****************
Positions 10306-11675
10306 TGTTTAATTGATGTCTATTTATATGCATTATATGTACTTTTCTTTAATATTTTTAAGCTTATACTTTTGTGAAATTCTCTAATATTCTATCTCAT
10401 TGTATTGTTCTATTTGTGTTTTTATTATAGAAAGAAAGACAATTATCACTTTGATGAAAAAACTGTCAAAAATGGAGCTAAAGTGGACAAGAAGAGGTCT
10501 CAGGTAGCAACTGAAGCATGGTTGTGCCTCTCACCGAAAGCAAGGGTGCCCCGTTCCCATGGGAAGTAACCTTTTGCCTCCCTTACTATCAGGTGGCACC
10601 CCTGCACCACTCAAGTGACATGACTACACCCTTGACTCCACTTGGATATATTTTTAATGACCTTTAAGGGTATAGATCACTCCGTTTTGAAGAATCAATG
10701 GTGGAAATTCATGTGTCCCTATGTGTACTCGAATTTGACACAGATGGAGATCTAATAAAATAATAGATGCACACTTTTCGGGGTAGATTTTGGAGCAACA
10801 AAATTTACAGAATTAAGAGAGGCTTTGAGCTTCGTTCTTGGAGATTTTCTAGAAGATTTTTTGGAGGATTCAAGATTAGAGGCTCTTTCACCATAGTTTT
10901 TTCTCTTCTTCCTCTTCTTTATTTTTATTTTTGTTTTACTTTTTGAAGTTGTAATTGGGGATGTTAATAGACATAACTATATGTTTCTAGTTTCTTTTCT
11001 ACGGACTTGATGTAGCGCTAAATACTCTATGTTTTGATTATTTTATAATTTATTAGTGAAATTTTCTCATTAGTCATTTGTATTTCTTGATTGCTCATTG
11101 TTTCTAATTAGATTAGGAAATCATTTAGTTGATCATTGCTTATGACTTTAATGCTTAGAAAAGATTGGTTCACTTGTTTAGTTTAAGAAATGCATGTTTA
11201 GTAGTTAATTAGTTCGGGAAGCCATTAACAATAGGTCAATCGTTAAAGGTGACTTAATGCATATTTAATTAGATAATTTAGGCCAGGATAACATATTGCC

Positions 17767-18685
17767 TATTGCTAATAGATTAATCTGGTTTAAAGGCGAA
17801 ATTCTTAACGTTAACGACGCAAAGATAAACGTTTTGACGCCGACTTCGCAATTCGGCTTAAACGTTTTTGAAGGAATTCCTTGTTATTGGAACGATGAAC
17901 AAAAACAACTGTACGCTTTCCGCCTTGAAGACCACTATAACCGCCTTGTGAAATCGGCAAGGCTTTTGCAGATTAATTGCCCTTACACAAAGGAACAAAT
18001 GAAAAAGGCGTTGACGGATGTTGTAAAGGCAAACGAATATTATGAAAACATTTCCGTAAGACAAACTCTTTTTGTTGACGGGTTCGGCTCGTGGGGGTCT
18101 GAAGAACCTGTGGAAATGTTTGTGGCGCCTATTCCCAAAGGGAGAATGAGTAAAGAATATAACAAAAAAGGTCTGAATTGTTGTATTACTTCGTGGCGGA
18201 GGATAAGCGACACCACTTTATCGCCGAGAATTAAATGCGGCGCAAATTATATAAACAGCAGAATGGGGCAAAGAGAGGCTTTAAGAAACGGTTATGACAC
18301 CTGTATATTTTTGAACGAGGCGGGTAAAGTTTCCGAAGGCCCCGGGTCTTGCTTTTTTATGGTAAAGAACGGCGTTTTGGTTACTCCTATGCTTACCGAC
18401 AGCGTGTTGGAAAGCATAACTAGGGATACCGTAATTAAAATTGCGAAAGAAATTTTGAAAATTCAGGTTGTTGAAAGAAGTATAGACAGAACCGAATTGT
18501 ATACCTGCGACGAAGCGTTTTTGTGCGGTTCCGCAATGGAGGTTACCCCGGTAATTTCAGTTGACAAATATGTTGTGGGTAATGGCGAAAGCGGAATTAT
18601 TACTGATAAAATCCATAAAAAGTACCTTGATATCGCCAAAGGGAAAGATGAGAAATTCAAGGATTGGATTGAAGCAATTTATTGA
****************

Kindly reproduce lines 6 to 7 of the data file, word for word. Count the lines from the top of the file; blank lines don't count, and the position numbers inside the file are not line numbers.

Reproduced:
10701 GTGGAAATTCATGTGTCCCTATGTGTACTCGAATTTGACACAGATGGAGATCTAATAAAATAATAGATGCACACTTTTCGGGGTAGATTTTGGAGCAACA
10801 AAATTTACAGAATTAAGAGAGGCTTTGAGCTTCGTTCTTGGAGATTTTCTAGAAGATTTTTTGGAGGATTCAAGATTAGAGGCTCTTTCACCATAGTTTT